Bryn Mawr Classical Review 2008.10.14
Mario Lentano, La prova del sangue. Storie di identità e storie di legittimità nella cultura latina. Antropologia del mondo antico, 3. Bologna: Società editrice il Mulino, 2007. Pp. 295. ISBN 978-88-15-12109-7. €20.00 (pb).
Reviewed by Anastasios D. Nikolopoulos, University of Peloponnese (email@example.com)
Word count: 1012 words
Table of contents
This is the third volume to appear in the series 'Antropologia del Mondo Antico' inaugurated five years ago with Cristiana Franco's Senza ritegno: il cane e la donna nell'immaginario della Grecia antica (BMCR 2005.08.17) under the guidance of Maurizio Bettini.
This book by Mario Lentano lacks a formal introduction, but is equipped with conclusions. The essays which form its contents are divided into two parts: first the stories, and then the models. The term 'essays' is deliberately used because there is hardly any sense of logical progression or overall argument despite a certain amount of cross-reference. This is not necessarily a drawback, as each reader can choose what interests him-/herself more, skimming through the table of contents: the titles are appropriate and informative. A further essay on Horace Odes 4.4 is relegated to an Appendix, presumably because it is more textually focused than the rest. Finally, the bibliography which closes the book is full and, as far as I was able to check, almost typographically flawless.
All Greek and Latin is quoted in translation, while the original text is normally offered in the notes that follow after each chapter. The names and titles of ancient authors and works appear in Italian without abbreviations. All this makes the book accessible to everyone interested in the anthropology of the ancient world, and beyond. Indeed, one of the most enjoyable qualities of this book is the wide-ranging knowledge of European literature and culture of its author. This is a great asset for anyone using an anthropological approach to ancient literature as 'anthropology is fundamentally comparative.'1
Shakespeare is quoted several times, but the book's striking starting-point is Andersen's (not Hamlet's) Denmark, where the Ugly Duckling comes to life on a sunny day. Reading on, one realizes that this is a standard procedure followed by Lentano: a literary text, sometimes rather obscure, like Erasmus' Christiani matrimoni institutio in chapter three, sets the scene for the exposition. In the first three chapters three tests employed by animals and barbarians in order to find out if their offspring is genuine and at the same time if their wives are faithful are discussed. Baby eagles must be able to stare at the sun (chapter 1), infant Psylli should survive snake-bites (chapter 2) and new-born Germans should withstand the Rhine's cold water (chapter 3). In the fourth chapter Lentano moves on to the other end of the spectrum, i.e. divine offspring, before concluding the first section with a chapter on more or less plain humans (chapter 5).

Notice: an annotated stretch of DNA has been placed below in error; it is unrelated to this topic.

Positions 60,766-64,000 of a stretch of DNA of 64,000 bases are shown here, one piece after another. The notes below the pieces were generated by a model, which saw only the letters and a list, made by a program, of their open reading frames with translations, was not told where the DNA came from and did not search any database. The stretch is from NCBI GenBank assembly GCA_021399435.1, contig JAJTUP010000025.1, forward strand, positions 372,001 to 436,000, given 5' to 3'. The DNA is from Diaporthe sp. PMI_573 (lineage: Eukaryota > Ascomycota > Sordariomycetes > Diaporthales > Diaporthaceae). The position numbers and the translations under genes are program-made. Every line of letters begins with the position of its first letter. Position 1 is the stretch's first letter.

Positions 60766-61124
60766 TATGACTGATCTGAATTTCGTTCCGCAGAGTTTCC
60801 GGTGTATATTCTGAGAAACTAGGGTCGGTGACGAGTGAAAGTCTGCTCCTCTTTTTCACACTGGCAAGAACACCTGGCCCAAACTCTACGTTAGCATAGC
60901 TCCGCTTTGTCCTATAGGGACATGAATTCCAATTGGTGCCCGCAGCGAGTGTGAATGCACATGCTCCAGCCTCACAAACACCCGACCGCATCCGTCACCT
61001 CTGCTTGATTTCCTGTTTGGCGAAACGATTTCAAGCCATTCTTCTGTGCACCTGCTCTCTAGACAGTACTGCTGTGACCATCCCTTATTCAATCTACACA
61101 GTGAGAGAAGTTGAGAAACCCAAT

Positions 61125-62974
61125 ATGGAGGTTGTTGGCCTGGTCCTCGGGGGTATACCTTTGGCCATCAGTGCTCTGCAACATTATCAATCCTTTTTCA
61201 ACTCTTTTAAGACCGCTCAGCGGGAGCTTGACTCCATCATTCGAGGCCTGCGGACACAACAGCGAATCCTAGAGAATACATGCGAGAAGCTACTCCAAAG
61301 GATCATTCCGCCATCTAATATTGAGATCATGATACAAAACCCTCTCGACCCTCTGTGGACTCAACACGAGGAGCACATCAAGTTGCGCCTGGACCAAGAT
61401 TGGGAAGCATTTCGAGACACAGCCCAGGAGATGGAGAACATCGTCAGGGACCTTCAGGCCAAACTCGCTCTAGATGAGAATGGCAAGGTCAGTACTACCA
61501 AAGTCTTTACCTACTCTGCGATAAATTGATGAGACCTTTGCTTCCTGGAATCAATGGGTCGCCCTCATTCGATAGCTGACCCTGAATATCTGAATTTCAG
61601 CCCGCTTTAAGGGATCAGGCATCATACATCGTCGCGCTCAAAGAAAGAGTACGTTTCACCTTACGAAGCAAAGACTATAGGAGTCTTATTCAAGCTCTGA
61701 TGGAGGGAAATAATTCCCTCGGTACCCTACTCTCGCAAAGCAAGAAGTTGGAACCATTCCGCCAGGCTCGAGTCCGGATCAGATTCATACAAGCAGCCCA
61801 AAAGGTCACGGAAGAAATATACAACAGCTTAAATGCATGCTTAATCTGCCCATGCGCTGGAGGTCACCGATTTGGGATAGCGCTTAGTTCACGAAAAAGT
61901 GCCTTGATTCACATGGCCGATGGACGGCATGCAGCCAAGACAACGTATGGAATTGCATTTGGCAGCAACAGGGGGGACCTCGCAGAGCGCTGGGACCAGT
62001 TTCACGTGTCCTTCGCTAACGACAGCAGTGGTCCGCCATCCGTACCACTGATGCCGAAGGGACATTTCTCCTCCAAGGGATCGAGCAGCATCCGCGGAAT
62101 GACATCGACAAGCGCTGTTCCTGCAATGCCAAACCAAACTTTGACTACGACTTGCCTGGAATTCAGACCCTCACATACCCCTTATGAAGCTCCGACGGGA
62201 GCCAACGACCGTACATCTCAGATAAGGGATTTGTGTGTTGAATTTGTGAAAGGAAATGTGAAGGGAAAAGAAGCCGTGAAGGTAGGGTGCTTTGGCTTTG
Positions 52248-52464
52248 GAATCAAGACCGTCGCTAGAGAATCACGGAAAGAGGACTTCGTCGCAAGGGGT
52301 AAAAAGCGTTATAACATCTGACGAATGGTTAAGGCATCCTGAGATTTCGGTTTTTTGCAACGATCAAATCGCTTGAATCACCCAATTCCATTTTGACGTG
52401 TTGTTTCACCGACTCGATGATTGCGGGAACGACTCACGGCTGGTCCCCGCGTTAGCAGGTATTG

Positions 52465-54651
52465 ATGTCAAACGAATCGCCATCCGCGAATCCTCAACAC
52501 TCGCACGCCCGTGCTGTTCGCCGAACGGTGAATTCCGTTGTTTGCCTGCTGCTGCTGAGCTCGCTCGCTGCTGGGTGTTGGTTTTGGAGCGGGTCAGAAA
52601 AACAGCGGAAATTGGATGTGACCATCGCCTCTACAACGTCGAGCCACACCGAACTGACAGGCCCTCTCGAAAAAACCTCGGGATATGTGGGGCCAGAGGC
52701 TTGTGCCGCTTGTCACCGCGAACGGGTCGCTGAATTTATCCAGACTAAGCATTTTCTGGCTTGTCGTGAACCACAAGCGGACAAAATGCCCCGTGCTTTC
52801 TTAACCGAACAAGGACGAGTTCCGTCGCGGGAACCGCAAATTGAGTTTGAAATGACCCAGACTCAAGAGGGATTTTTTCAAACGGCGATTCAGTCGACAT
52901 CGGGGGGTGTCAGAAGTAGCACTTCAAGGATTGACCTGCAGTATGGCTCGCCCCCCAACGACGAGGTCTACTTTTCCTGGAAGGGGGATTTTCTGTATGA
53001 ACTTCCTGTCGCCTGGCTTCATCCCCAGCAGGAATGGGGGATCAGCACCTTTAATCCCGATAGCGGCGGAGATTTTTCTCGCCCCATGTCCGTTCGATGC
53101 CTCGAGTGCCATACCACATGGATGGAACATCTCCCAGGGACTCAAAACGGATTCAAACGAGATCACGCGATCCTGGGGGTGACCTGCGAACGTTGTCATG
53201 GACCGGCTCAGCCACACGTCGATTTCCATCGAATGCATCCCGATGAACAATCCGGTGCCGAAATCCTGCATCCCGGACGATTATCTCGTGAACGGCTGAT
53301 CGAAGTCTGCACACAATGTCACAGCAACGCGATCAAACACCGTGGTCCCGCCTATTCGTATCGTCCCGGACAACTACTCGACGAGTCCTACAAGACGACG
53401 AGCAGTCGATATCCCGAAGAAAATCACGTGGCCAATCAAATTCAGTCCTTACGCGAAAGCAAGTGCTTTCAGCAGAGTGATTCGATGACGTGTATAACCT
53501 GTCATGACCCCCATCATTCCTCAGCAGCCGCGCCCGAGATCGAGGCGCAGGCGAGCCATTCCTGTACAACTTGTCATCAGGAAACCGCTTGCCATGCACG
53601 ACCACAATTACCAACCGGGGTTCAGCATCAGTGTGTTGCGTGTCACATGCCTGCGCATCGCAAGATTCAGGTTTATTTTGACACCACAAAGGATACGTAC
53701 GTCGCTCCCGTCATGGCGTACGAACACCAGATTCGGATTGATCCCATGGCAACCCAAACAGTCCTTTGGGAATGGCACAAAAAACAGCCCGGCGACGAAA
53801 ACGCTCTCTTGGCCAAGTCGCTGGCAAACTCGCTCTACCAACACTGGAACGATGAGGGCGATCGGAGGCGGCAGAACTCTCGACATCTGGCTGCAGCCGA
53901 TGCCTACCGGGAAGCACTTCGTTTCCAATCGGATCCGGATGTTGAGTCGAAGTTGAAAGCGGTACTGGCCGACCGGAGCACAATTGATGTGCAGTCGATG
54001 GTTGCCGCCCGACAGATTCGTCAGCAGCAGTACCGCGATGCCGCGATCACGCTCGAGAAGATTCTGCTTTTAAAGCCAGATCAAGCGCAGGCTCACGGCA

As Lentano himself acknowledges on p. 86, for example, the essays largely offer a 'percorso', in other words a diachronic (more often than synchronic) series of examples or manifestations of a certain cultural phenomenon, a standard procedure in anthropological literature. These are meant to shed light by themselves, by embedding the specific custom or ritual in a cultural and cross-cultural context. On occasion Lentano puts forward assertions like the one on p. 65: "Therefore, Latin culture does not seem to distinguish, as far as the linguistic and conceptual categories employed are concerned, between legitimacy proper, i.e. with reference to the familial nucleus, and 'ethnic' legitimacy". Only at such rare points does the style become rather intricate and demanding. Compared to the quoted statement, which seems to derive naturally from Lentano's presentation of the relevant material, others are not so convincing. Nevertheless, Lentano is always careful to show the requisite academic caution, as on p. 62, where it is claimed that the 'hardening' of the baby's 'soft' flesh has a symbolical rather than a physical significance (my emphasis).